We lost this giant of constitutional jurisprudence only days ago,  and we feel the void she left. Yet mere hours after learning of her passing, Senate leaders announced that they would promptly move to fill her seat before the Nov. 3election. We, as a nation, as the Jewish community, have not even properly mourned this great loss, yet some would have the political wheels grind on over that pain. Moreover, this unnecessary rush to fill the void reveals something more concerning.

If the Senate rushes through the hearings and confirmation vote, are our Senators being as conscientious and deliberate as they should be? Judges who serve in lifetime appointments to the  court must be fair, independent and qualified, with a commitment to upholding constitutional rights for everyone.

Each justice wields so much power. Nominees must demonstrate that they will be impartial arbiters of the law. Indeed, the independence of judges is essential to serve as a check on politicians in all branches of government.

As Jews, the importance of justice is a key part of our tradition. Our texts include the importance of unbiased judges. Courts must be devised of fair judges who mete out just decisions equally. As the Torah guides, “You shall not render an unfair decision: Do not favor the poor or show deference to the rich; judge your kinsman fairly.” (Leviticus 19:15)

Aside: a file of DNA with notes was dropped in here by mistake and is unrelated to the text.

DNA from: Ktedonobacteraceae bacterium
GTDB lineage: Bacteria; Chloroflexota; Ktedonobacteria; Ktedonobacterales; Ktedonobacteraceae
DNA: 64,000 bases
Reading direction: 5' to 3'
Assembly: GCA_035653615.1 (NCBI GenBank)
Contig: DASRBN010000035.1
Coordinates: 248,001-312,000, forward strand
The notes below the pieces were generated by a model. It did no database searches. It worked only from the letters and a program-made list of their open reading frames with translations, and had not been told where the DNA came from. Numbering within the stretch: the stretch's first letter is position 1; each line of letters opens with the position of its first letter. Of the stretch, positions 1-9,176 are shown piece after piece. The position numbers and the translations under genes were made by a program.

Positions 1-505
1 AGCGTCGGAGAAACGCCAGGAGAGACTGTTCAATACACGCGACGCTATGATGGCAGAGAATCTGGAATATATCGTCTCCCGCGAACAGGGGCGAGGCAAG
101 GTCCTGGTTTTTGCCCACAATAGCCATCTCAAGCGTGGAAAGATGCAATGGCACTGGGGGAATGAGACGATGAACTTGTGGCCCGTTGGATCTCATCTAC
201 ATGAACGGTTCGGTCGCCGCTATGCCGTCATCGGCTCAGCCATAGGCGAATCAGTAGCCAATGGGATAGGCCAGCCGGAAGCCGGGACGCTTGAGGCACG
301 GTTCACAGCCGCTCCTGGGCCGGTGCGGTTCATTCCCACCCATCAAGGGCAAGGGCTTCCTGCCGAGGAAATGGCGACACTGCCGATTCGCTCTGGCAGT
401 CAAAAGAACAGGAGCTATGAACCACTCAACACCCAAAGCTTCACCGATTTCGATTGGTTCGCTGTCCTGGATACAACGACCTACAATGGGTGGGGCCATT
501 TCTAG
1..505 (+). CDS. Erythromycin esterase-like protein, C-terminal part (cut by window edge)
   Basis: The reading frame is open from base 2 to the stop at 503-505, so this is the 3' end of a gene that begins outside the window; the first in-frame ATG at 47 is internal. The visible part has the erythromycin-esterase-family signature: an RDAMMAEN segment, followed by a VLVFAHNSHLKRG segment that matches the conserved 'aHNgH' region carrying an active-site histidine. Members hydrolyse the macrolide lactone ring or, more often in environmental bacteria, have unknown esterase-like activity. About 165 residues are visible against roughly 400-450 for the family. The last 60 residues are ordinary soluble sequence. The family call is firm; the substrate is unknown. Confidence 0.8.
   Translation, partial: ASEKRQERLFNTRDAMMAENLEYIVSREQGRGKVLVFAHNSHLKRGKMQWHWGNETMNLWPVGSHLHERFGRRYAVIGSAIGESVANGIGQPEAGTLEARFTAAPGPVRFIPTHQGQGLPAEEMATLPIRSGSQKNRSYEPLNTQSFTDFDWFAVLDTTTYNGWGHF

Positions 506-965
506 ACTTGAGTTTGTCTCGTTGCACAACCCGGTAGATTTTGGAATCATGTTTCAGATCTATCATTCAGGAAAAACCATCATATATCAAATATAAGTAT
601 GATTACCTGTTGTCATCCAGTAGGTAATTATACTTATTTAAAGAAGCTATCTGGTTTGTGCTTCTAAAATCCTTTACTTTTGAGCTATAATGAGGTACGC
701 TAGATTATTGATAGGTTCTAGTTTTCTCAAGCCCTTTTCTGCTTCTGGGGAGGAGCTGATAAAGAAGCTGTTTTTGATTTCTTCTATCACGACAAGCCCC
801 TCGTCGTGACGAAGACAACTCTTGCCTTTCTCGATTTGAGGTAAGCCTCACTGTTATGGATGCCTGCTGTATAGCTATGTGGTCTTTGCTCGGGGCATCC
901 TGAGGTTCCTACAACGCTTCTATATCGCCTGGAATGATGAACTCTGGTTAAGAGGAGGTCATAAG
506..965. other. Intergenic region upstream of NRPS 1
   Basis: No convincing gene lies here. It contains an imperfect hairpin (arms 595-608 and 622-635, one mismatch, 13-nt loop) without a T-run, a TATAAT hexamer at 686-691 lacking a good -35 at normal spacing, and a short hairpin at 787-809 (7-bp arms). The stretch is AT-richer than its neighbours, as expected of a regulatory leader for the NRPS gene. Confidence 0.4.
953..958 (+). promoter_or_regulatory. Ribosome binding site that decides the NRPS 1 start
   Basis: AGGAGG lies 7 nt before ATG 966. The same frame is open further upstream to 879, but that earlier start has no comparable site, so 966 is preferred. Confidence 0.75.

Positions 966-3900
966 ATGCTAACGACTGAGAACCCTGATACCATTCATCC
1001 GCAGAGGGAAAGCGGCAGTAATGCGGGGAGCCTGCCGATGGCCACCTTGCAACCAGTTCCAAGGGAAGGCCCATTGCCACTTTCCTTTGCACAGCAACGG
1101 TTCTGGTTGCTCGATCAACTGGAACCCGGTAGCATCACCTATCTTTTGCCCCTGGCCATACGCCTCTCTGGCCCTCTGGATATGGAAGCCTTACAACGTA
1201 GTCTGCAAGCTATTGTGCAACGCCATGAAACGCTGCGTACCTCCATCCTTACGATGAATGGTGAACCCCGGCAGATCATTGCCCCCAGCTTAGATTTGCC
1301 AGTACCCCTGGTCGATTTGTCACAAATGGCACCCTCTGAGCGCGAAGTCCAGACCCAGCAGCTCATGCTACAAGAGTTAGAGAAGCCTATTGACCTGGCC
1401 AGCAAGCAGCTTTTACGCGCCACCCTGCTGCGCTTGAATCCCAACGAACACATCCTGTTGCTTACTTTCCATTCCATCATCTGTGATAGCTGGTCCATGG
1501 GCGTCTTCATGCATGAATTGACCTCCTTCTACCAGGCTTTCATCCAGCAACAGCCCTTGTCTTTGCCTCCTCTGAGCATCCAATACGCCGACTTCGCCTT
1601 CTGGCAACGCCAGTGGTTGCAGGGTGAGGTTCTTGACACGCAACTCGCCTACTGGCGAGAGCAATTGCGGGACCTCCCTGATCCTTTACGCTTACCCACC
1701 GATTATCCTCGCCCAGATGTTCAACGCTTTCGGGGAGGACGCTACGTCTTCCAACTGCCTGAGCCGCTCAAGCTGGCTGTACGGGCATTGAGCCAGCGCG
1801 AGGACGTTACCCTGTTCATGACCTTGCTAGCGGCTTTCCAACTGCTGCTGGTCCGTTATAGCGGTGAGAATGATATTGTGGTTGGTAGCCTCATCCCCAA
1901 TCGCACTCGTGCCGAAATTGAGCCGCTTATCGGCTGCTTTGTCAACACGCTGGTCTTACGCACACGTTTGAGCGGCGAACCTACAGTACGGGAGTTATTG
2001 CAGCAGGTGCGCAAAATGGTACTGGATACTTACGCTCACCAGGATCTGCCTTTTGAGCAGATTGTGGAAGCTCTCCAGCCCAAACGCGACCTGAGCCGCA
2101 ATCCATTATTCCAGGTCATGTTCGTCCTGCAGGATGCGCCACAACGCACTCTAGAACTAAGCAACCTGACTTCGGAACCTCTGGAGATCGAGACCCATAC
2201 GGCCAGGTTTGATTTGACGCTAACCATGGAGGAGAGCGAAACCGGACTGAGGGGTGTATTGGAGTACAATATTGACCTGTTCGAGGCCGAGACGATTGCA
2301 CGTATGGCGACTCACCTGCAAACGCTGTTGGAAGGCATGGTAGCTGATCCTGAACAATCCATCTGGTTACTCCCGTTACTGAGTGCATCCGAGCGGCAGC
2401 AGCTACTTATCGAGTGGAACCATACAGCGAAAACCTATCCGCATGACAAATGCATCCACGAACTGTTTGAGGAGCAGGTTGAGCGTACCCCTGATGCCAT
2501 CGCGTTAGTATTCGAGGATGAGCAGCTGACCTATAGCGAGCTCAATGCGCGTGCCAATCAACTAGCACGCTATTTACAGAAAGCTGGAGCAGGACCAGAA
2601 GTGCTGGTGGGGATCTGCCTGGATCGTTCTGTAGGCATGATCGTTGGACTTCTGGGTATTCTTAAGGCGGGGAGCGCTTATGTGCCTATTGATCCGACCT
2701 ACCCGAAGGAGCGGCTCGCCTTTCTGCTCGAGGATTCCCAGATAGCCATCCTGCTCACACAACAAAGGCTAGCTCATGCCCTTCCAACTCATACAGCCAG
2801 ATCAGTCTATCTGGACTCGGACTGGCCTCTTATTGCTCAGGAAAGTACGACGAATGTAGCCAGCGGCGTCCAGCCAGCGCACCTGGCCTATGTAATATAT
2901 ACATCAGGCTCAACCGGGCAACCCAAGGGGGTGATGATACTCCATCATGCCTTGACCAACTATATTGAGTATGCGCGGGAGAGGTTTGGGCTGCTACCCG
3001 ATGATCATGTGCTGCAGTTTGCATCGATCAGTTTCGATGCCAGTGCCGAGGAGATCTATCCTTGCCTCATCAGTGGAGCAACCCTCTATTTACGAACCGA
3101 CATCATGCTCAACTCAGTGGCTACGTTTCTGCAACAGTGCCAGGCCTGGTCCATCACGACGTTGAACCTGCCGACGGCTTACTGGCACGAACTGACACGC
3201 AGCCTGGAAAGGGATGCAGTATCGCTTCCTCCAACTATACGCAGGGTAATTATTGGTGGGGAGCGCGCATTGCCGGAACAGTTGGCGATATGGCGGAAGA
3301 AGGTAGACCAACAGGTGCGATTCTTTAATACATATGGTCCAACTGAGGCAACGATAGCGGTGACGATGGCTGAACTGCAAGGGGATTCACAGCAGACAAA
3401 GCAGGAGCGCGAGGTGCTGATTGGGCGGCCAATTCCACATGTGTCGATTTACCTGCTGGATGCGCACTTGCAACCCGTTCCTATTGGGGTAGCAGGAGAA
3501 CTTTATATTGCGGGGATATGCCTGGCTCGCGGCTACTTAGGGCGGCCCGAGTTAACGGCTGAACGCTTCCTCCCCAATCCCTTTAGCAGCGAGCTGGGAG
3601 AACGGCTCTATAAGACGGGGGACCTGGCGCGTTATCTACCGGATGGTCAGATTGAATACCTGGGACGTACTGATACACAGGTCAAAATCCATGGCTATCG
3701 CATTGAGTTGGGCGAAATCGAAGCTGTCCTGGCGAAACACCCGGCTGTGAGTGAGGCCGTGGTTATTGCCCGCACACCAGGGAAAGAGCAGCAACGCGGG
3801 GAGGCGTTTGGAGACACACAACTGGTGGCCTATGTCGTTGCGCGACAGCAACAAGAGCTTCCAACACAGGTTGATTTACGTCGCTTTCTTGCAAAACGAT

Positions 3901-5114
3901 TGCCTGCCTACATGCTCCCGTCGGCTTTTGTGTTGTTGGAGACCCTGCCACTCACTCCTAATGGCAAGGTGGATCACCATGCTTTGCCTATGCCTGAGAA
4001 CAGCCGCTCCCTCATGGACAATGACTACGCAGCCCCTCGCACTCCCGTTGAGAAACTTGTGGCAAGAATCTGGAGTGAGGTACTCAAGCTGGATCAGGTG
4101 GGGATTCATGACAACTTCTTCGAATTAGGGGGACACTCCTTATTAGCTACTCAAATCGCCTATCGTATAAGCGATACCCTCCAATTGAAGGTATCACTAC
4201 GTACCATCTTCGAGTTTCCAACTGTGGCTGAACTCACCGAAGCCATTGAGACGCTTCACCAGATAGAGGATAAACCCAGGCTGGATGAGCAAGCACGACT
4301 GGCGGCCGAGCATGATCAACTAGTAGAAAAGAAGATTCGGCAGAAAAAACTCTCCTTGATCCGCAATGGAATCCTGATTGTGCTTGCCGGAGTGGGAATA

We owe it to Justice Ginsburg, who was one of us and stood for all of us, to demand that our senators fulfill their sworn constitutional duty to thoroughly consider the nominee who will serve on our nation’s highest court. Justices make decisions about health care, reproductive rights, voting rights, environmental regulations, law enforcement and criminal justice, LGBTQ rights and more. The decisions they make affect Americans for generations to come. 

We deserve a Supreme Court that is of and for the people. The Senate must wait to confirm any nominee put forward until the will of the people can be heard. We must honor Justice Ginsburg’s legacy as a defender of justice for all by keeping her seat open until the next president is inaugurated. 

Amy Hammerman is the state policy advocacy co-chair of the National Council of Jewish Women St. Louis.